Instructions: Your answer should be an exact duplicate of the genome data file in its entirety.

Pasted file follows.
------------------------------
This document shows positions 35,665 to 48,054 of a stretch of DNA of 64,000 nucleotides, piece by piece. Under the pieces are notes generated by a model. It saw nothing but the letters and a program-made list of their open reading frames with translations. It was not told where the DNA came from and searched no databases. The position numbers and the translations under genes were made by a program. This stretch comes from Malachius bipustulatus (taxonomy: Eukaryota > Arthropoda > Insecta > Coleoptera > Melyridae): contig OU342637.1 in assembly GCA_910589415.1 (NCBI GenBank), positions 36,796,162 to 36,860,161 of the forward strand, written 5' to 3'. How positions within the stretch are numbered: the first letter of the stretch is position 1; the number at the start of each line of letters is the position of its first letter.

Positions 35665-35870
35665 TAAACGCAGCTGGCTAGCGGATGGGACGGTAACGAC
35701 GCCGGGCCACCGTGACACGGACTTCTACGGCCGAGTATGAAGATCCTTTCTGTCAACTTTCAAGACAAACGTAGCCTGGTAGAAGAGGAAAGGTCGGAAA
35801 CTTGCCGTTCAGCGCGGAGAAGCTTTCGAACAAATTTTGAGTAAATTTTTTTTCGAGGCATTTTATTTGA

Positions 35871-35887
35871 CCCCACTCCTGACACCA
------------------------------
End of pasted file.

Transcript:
This document shows positions 35,665 to 48,054 of a stretch of DNA of 64,000 nucleotides, piece by piece. Under the pieces are notes generated by a model. It saw nothing but the letters and a program-made list of their open reading frames with translations. It was not told where the DNA came from and searched no databases. The position numbers and the translations under genes were made by a program. This stretch comes from Malachius bipustulatus (taxonomy: Eukaryota > Arthropoda > Insecta > Coleoptera > Melyridae): contig OU342637.1 in assembly GCA_910589415.1 (NCBI GenBank), positions 36,796,162 to 36,860,161 of the forward strand, written 5' to 3'. How positions within the stretch are numbered: the first letter of the stretch is position 1; the number at the start of each line of letters is the position of its first letter.

Positions 35665-35870
35665 TAAACGCAGCTGGCTAGCGGATGGGACGGTAACGAC
35701 GCCGGGCCACCGTGACACGGACTTCTACGGCCGAGTATGAAGATCCTTTCTGTCAACTTTCAAGACAAACGTAGCCTGGTAGAAGAGGAAAGGTCGGAAA
35801 CTTGCCGTTCAGCGCGGAGAAGCTTTCGAACAAATTTTGAGTAAATTTTTTTTCGAGGCATTTTATTTGA

Positions 35871-35887
35871 CCCCACTCCTGACACCA